Poetry by Rudyard Kipling, John Milton, and William Blake, and excerpts from speeches by Abraham Lincoln and Winston Churchill, all read by Laurence Olivier, illuminate documentary footage ... See full summary »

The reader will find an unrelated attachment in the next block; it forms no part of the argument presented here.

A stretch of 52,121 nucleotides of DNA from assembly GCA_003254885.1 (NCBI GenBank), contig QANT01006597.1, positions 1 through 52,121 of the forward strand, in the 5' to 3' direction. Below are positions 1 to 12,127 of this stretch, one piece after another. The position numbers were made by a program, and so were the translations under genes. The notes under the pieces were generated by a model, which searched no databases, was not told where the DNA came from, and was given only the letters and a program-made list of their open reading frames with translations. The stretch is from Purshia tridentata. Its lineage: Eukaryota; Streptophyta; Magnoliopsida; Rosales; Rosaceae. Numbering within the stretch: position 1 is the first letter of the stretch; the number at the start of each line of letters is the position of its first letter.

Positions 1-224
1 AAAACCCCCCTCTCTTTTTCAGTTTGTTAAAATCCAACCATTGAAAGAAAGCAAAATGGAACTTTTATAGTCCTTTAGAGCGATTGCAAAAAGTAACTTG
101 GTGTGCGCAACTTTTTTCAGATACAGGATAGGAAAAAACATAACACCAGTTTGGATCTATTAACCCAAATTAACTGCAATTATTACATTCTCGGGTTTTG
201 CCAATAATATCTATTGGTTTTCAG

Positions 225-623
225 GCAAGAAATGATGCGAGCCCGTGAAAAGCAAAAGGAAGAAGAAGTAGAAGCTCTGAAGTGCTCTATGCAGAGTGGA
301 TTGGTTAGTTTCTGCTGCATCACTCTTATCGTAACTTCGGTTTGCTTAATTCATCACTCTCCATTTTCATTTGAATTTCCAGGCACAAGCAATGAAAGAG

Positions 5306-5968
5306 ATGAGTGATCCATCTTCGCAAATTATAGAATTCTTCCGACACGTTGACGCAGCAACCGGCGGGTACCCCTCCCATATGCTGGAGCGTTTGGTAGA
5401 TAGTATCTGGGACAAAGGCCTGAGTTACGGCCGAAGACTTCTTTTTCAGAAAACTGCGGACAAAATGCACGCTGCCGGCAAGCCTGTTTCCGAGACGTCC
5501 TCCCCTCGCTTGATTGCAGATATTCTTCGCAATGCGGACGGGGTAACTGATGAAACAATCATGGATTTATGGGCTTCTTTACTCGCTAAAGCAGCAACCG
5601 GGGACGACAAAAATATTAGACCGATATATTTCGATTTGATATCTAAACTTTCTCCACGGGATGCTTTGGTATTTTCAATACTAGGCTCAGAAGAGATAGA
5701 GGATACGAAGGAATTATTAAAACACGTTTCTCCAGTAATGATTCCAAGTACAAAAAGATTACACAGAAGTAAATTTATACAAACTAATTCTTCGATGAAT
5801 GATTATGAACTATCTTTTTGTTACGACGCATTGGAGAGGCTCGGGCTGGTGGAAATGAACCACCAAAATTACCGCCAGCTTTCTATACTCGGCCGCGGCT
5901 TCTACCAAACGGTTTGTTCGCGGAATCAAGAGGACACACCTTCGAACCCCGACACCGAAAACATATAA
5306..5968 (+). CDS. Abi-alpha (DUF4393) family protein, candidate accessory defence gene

The 21-minute "Industrial Britain" was originally planned as a picture running more than twice that length, but director Robert Flaherty was taken off this project mid-production and the footage given over to others within the Empire Marketing Board to sort out and finish; ultimately the footage was shaped into five different films. The only credit on the film is "Grierson -- Flaherty" so obviously John Grierson still saw the value of placing Flaherty's name on the finished film. But we cannot know what Flaherty really had in mind for this project as he made no script and did not edit the footage as he would have seen fit. No matter what his intentions, "Industrial Britain" still became the basic seed from which the distinctive British documentary was germinated. The visuals that Flaherty supplied were much stronger than what the EMB was used to and the editing -- achieved mostly by Edgar Anstey -- matched the footage up real well to an anonymously written, stentorian narration which celebrates the ingenuity of British industry. There is a special emphasis on highly skilled craftsmen and the notable absence of ordinary workers -- we go down into the mines but we do not see miners; instead we see a swinging pick ax shearing off coal. Although British documentarians ultimately rejected the romantic attitude that Flaherty used to sell a story, they learned from "Industrial Britain" that filming a documentary is more than just point and shoot -- it is also a matter of exploration, investigation and discovery. Many 21st century viewers will find it's tone dull and stodgy, being overused to the now outdated sub-genre that this picture very much helped to usher in. However, the photography is brilliantly composed, and to some extent the cutting rises to the occasion. "Industrial Britain" remains a significant milestone in the development of documentary style in the UK, despite the fact that its maker had no input into the finished product.
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